He says of his faith that his mother’s death before his high school graduation pushed him toward God. He said, “Graduating from high school is supposed to be one of the greatest moments of your life. You’re looking forward to college; feeling like you’re on top of the world, all set to run off and explore everything life has in store for you. Four days before my graduation, that’s exactly how I felt. But then something happened that changed things in a hurry: My mother passed away. Suddenly, my entire future looked a lot different. I had every reason to sink down into the dumps at that point, to be bitter at the world and everyone in it. But my mother’s death actually pushed me in the opposite direction instead. It helped to strengthen my belief that God is in control of things, and that even though bad things happen, they happen for a reason. In my mom’s case, even though I thought she was the best person in the world, I really feel that her time here was done. She got me through high school, and now it’s my turn to go out and use what she taught me to make the world a better place. You may be going through a similar loss right now. If so, I feel for you. But I encourage you not to get stuck there. Bring it to God, and ask Him to help you make sense of things. Speaking from experience, I realize such events can feel like the end. But if you give them over to God, He can show you how to make them a new beginning.”
He is a former NFL wide receiver. He played college football at Notre Dame, where he became the first wide receiver to win the Heisman Trophy Award. Drafted as the 6th pick in the 1988 NFL Draft, he played for sixteen years with the Los Angeles/Oakland Raiders where he established himself as one of the NFL’s most prolific wide receivers. He also played for the Tampa Bay Buccaneers.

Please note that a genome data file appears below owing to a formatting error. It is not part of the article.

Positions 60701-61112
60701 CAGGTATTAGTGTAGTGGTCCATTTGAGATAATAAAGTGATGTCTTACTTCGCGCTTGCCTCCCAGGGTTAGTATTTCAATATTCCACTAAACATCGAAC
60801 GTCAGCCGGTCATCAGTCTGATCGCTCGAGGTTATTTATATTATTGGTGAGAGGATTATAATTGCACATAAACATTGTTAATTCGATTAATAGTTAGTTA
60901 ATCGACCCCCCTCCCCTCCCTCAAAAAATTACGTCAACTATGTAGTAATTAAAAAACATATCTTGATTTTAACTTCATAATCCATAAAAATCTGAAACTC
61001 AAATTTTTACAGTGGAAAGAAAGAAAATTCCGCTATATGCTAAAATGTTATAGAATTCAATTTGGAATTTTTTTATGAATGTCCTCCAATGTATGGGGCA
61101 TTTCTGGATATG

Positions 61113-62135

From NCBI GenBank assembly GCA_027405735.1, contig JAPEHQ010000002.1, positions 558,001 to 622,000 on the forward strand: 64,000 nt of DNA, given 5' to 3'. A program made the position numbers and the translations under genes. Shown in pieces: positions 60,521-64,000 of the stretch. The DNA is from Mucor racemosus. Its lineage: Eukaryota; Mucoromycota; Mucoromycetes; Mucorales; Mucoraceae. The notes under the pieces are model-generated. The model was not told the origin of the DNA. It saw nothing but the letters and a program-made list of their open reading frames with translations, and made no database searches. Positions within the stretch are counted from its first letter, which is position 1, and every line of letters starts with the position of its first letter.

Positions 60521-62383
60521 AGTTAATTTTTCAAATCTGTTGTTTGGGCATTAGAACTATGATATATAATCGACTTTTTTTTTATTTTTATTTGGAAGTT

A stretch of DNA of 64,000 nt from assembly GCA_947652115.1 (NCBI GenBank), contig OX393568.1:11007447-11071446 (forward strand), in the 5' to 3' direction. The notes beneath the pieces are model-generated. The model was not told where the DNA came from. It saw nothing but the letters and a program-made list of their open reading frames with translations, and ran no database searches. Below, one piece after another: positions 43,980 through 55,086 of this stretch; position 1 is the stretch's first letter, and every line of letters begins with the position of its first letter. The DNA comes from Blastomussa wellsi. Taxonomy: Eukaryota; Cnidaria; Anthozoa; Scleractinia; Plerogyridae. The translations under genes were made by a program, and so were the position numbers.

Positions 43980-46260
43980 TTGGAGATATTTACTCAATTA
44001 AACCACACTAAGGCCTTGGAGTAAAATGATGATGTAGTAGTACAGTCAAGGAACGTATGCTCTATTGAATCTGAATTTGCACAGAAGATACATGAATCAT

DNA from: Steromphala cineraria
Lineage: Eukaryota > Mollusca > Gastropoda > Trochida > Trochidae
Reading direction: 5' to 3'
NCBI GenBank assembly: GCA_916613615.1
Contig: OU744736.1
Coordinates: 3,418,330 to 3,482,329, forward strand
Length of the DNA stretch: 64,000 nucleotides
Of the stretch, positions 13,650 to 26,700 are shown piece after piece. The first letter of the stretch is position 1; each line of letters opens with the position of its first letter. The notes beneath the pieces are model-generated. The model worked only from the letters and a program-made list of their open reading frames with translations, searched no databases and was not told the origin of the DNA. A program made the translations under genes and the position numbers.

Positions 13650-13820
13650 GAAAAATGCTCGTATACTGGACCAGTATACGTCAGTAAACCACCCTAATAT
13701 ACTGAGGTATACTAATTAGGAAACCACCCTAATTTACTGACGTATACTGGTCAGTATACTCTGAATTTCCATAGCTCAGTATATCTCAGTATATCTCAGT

He was selected to the Pro Bowl nine times and to the All-Conference six times. He was inducted into the College Football Hall of Fame in 2009 and the Bay Area Sports Hall of Fame in 2013. He ranks number two in NFL history with nearly 15,000 yards receiving and third in catches with more than 1,000. His 240 games in a Raider’s uniform are the most in franchise history.
He became a Christian as a teenager and sang in the church choir. But after graduating from college, his life took a drastic turn. At 22 years old, he was in the NFL, had a pocketful of money, and was struggling to walk the straight and narrow. After seven years in the NFL, he wanted a change. He said, “I just got tired of living the way I was living. I mean, I’ve never been a drinker or drugs. I never did that kind of crazy stuff, but the things I was doing were bad enough that I couldn’t even look at myself. I even got to a point it was so bad that when I got up in the morning, I wouldn’t even turn the lights on in the bathroom because I didn’t want to look at myself in the mirror.”
It was at this point that he chose to commit his life to the Lord. As a teammate and now as a retired football player, he takes the opportunities God has given him to be a role model to others seriously. He often admonishes children and young people to, “Go to church. You know, because in my opinion there is nothing more important you can do with your life. Education is great, but I tell them I know a lot of educated fools out there. There’s a lot of educated fools out there, but it’s the Word of God, and the Spirit of God that can keep you from being crazy and doing the things that we shouldn’t be doing.”
He went on to say, “Only when you’re living subjected to God are you capable of leading a good, clean life — not a perfect life because nobody’s gonna be perfect, but you can lead a clean life. If there are people out there that know me and know me to be a good person, I’m here to tell you that without God, I wouldn’t be that person. Without God in my life, I wouldn’t be that person because the ideas and thoughts that run through my head are just like everybody else out there. But it’s because of God that I’m able to go, ‘hey, we don’t do that, that’s not who we are,’ and I’m able to move on. But its only because of God that I’m able to do that — not because I love my beautiful wife so much. I love my kids and God knows I do I love my kids and my wife tremendously, but as a man you know sometimes that just doesn’t matter. I tell my wife all the time love doesn’t have anything to do with what happens in our world in the NFL and sports world. I mean guys get caught up in it all and things happen, but its God that can keep you.”